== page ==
Georgia NPDES Storm Water Permits Are Expiring

The Georgia 2006-2011 NPDES General Permit for Storm Water Discharges Associated with Industrial Activity, Permit No. GAR000000, will expire on July 31, 2011.   A draft of this permit is not yet available so we are not able to comment on any changes that might be in the works.   

When the previous permit expired, there was considerable lag time before a new permit was issued.  Don’t look for this to happen again.  A new permit is expected sometime in August.  As always, when a permit expires, permit holders continue to be covered until a new permit is issued.  Permit holders should keep up to date on the issuance of the new permit as there is generally only a 30 to 90 day period in which a new permit can be obtained and still remain in compliance.

If you have too much on your plate, DES can handle the process for you including filing a new Notice of Intent, reviewing your Storm Water Pollution Prevention Plan to see if changes must be made to comply with the new permit conditions, and assessing your site.   If certain conditions are met, a facility can apply for the “No Exposure” certification which exempts the facility from certain sampling or reporting requirements.

Don’t wait until the deadline is upon you.  Call or e-mail Jeret Elwell, our storm water expert at DES Consultants, to find out how DES can help you.  He is a Certified Professional in Erosion and Sediment Control (CPESC) and a Certified Professional in Storm Water Quality (CPSWQ).  Jeret also teaches storm water and erosion control training classes at our DES Training Center or at your location.  His contact information and class schedule is posted on the training section of this website.

Benefits of Staying Environmentally Compliant

Environmental compliance is in the news every day.  Which kind of publicity would you prefer for your business?

The following company received one of the EPA Environmental Quality Awards in 2009.

Toyota Motor Sales/Ryan McMullan
Torrance, California

The associates of Toyota Motor Sales in Torrance, Calif. have focused their efforts on eliminating waste. Through these efforts, Toyota’s vehicle distribution centers send less than four ounces of waste to the landfill for each vehicle processed, and its parts operations saved 17.6 million pounds of wood and cardboard in 2008. This work has had regional and national impacts — with the company’s headquarters and nine facilities achieving zero waste to landfill, ten plants achieving 95 percent waste reduction, and 12 distribution centers achieving over 90 percent recycling rates. These efforts have saved more than 110,000 trees and conserved the equivalent of 1.6 million gallons of gas through recycling materials. Ryan McMullan, an Environmental Resource Specialist with Toyota Motor Sales in Torrance, has led Toyota’s efforts to eliminate waste. He is a key regional environmental leader who has played a critical role in Toyota’s efforts to improve the environment, set aggressive goals, and educate the public and others in the business community.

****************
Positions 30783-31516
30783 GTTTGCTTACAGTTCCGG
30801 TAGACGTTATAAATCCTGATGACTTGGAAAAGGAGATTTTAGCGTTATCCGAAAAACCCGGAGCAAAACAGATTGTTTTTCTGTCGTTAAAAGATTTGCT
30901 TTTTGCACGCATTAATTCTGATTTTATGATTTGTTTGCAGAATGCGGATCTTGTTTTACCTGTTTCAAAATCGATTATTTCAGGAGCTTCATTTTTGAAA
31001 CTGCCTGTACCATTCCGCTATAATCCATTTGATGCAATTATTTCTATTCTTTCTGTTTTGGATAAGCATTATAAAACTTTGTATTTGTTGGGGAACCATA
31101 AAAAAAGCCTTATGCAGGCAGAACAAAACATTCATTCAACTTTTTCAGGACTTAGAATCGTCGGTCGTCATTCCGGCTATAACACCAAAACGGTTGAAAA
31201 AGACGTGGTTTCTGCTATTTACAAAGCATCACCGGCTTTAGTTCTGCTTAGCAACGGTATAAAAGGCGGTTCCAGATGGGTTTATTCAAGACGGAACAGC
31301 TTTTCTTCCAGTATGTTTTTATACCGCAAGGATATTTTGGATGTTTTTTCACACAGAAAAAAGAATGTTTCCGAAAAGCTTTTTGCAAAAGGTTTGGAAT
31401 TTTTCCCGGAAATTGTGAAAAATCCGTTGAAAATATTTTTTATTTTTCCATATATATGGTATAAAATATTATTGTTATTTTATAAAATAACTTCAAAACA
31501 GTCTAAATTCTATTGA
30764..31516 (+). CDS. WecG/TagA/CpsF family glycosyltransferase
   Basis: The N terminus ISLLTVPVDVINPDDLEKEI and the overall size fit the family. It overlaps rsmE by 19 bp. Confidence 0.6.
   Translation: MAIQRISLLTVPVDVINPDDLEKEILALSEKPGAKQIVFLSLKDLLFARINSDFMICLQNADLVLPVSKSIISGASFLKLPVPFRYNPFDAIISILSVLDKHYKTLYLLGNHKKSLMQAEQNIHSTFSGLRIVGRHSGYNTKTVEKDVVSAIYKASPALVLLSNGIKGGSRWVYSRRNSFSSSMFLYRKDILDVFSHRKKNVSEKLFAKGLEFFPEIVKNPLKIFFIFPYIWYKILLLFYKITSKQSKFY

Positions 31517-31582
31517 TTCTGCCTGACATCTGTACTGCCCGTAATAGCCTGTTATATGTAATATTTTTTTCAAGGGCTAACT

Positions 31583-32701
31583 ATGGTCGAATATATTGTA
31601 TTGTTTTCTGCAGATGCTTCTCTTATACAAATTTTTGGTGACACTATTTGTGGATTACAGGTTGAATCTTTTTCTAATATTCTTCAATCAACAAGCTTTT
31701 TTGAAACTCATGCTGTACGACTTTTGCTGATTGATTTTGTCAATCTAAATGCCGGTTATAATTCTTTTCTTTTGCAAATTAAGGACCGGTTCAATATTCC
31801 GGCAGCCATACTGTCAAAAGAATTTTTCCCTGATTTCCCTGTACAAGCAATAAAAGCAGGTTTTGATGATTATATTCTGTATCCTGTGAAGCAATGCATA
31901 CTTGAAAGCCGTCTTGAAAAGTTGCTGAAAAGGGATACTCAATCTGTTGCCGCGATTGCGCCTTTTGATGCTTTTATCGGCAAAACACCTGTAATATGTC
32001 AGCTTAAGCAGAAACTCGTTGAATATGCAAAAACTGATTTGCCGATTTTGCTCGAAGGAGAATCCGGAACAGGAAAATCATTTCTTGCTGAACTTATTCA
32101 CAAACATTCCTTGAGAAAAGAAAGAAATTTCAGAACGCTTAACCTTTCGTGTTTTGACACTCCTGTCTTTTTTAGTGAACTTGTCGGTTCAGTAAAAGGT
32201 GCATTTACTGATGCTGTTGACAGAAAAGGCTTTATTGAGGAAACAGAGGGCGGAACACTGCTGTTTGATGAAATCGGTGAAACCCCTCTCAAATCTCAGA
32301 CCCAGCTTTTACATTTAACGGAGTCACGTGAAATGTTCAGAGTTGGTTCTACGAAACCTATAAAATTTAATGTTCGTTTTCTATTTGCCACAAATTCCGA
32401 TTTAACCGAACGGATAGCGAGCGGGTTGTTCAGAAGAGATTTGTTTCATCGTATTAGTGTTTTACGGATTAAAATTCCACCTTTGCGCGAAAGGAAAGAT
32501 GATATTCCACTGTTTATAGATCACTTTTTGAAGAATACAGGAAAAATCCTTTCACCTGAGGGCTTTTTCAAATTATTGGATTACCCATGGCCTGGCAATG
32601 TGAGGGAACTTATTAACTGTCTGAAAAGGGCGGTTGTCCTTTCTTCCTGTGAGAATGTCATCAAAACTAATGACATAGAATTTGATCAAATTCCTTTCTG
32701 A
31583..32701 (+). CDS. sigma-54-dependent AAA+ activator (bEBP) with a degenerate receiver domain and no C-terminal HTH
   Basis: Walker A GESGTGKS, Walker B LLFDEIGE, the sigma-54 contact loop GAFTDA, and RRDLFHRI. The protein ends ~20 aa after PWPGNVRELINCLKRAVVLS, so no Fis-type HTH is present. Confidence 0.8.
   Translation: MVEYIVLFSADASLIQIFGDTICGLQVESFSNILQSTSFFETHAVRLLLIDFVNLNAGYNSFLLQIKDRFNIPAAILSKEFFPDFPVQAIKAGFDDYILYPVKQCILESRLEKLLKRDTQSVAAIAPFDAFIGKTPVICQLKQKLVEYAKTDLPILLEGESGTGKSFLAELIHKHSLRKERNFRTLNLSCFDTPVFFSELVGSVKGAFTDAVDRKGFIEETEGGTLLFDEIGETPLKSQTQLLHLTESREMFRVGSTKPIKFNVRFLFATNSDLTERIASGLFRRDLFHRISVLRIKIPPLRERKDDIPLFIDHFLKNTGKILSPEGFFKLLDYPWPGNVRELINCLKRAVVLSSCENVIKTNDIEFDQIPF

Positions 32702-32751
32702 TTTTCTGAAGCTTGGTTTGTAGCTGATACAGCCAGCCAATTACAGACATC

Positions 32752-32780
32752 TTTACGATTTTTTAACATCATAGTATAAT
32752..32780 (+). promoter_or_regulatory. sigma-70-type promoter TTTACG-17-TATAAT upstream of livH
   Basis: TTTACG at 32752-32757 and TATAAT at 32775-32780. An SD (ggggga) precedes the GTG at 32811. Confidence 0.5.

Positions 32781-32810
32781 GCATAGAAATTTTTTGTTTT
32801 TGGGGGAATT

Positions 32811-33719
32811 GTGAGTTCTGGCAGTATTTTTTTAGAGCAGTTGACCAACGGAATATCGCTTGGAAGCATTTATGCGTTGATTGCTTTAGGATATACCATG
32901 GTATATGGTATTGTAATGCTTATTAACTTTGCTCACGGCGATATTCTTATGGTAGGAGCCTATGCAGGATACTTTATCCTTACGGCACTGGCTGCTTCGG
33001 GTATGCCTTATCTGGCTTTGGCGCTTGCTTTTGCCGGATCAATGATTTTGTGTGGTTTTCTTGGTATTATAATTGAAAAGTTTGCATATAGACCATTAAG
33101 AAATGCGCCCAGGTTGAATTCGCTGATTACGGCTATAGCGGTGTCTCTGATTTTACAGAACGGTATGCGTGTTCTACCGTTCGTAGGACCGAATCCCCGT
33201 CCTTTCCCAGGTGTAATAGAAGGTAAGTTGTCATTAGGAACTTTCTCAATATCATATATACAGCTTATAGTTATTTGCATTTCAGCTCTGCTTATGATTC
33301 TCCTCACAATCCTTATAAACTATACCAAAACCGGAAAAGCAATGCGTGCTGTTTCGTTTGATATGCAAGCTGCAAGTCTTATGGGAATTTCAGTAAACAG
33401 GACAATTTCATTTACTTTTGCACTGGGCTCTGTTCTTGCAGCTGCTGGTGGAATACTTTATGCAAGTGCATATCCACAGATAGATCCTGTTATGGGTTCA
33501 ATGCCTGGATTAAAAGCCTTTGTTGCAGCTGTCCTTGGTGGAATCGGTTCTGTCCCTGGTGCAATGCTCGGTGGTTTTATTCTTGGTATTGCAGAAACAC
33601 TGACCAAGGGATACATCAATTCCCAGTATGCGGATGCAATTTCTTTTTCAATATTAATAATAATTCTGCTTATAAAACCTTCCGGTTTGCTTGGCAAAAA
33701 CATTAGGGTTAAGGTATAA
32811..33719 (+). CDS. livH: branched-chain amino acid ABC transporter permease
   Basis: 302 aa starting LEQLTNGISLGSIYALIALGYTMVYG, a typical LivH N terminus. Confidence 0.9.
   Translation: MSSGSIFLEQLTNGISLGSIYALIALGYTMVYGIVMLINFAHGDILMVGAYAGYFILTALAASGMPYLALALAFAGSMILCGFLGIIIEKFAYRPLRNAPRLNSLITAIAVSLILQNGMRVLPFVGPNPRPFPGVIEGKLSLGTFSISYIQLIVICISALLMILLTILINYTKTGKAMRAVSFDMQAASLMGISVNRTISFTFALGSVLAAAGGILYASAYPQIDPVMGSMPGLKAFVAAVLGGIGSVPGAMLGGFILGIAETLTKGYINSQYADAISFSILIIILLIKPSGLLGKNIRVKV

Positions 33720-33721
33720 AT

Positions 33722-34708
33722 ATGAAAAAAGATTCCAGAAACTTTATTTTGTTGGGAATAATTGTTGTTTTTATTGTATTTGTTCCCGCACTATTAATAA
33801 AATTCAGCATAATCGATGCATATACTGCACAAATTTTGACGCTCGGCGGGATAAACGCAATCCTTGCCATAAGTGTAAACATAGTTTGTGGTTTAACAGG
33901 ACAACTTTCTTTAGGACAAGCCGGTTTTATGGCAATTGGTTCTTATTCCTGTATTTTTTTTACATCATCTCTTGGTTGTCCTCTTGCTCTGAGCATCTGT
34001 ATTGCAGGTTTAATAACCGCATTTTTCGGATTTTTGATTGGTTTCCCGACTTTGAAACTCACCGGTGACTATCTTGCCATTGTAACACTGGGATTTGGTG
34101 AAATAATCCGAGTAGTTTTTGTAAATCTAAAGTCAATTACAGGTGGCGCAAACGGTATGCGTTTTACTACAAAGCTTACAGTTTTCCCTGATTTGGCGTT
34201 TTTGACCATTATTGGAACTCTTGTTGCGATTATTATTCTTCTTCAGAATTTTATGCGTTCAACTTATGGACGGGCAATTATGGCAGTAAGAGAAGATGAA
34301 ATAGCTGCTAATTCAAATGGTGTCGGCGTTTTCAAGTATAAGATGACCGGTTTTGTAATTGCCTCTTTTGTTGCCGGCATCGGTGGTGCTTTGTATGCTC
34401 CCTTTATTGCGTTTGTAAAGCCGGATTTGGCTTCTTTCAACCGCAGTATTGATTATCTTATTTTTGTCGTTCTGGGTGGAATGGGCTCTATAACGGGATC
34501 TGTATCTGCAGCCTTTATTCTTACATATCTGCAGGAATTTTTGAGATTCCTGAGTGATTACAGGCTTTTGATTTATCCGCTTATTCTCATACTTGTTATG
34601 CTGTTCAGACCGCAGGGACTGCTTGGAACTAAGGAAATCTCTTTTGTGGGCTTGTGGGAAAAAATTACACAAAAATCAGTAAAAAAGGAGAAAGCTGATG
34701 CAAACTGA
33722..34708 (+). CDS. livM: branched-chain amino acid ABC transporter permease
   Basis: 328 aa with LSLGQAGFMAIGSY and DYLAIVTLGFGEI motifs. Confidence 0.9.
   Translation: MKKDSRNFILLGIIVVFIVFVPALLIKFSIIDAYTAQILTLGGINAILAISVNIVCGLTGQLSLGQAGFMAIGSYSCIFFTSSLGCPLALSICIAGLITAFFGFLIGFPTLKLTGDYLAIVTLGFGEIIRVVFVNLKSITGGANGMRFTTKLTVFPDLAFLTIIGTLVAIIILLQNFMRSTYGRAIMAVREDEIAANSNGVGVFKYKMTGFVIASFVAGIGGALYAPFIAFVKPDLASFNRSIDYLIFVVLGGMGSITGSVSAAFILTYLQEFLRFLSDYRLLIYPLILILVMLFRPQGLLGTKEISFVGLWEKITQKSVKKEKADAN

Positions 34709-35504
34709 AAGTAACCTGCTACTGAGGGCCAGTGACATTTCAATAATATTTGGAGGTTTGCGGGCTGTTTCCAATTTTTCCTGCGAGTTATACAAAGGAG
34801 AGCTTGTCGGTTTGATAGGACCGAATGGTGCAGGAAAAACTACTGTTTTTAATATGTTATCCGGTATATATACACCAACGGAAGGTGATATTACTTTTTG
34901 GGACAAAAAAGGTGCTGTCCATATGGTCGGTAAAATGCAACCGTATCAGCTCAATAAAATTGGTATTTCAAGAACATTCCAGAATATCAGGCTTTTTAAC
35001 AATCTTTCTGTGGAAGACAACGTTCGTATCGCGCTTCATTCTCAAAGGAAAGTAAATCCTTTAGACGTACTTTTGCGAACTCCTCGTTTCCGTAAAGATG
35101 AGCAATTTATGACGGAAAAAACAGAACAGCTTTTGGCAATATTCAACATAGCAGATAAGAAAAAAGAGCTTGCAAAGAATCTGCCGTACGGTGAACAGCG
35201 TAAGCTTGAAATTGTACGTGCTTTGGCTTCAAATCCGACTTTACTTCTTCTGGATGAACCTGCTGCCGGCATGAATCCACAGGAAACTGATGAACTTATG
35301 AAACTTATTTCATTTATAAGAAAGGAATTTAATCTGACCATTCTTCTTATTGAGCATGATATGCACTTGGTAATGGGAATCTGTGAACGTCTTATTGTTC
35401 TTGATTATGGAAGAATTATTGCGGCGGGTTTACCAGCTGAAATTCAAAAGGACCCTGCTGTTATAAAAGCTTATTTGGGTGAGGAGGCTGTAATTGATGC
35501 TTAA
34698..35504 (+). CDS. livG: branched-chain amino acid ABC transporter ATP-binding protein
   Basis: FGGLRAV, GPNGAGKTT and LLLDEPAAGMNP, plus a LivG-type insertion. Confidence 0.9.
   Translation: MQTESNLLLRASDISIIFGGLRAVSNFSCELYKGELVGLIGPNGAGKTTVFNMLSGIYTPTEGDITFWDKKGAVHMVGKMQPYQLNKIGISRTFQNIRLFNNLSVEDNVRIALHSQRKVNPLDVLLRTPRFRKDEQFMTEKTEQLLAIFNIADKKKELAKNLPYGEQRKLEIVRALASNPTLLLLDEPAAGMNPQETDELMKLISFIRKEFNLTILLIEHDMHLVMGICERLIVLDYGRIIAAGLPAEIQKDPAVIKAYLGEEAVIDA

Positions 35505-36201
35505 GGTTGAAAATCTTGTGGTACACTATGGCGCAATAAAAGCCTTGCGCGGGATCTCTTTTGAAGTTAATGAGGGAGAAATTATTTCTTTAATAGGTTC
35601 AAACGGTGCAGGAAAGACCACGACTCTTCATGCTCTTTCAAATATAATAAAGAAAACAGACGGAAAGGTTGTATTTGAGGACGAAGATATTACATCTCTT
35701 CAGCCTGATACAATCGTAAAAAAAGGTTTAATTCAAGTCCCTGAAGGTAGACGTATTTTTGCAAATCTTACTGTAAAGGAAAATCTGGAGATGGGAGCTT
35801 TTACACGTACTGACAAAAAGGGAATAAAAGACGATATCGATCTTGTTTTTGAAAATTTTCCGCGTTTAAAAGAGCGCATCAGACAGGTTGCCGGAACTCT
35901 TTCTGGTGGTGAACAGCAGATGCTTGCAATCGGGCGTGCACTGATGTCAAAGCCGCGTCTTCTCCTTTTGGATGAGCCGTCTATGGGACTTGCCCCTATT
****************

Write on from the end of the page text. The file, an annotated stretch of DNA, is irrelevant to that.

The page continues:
Last week this company was fined for environmental violations.  It was one of many over the last year.

Usibelli Coal Mine, near Healy, Alaska, agrees to pay $60,000 EPA penalty for Clean Water Act violations

According to documents associated with the case, the Mine had 11 unpermitted discharges into the Nenana River, Hoseanna Creek, Sanderson Creek, and Francis Creek between April 2007 and July 2010. During that time, they also had 10 violations of their discharge permit limits.

According to Edward Kowalski, Director of EPA’s Regional Office of Compliance and Enforcement, mining responsibly means paying attention and looking ahead to prevent future problems.

“Many of these discharges could have been minimized or avoided,” said EPA’s Kowalski. “By simply using and maintaining best management practices, we believe this penalty could have been avoided. Mining responsibly means making water quality protection a top priority.”

Sanderson Creek, Hoseanna Creek, Francis Creek, and nearby gravel ponds are all classified by the State of Alaska as suitable for use as water supply, water recreation, and growth and propagation of fish, shellfish, other aquatic life, and wildlife.

Usibelli has 30 days from the signature date to pay the fine and settle the case.

Noncompliance is usually more likely to receive publicity than compliance.  Staying environmentally compliant may not get you publicity, but lack of publicity is better than bad publicity. If you don’t know the environmental rules that govern your business, hiring an environmental consultant is the best and most cost effective way to avoid bad publicity.  Don’t wait till you’re in the bad news section of the paper to ask for help!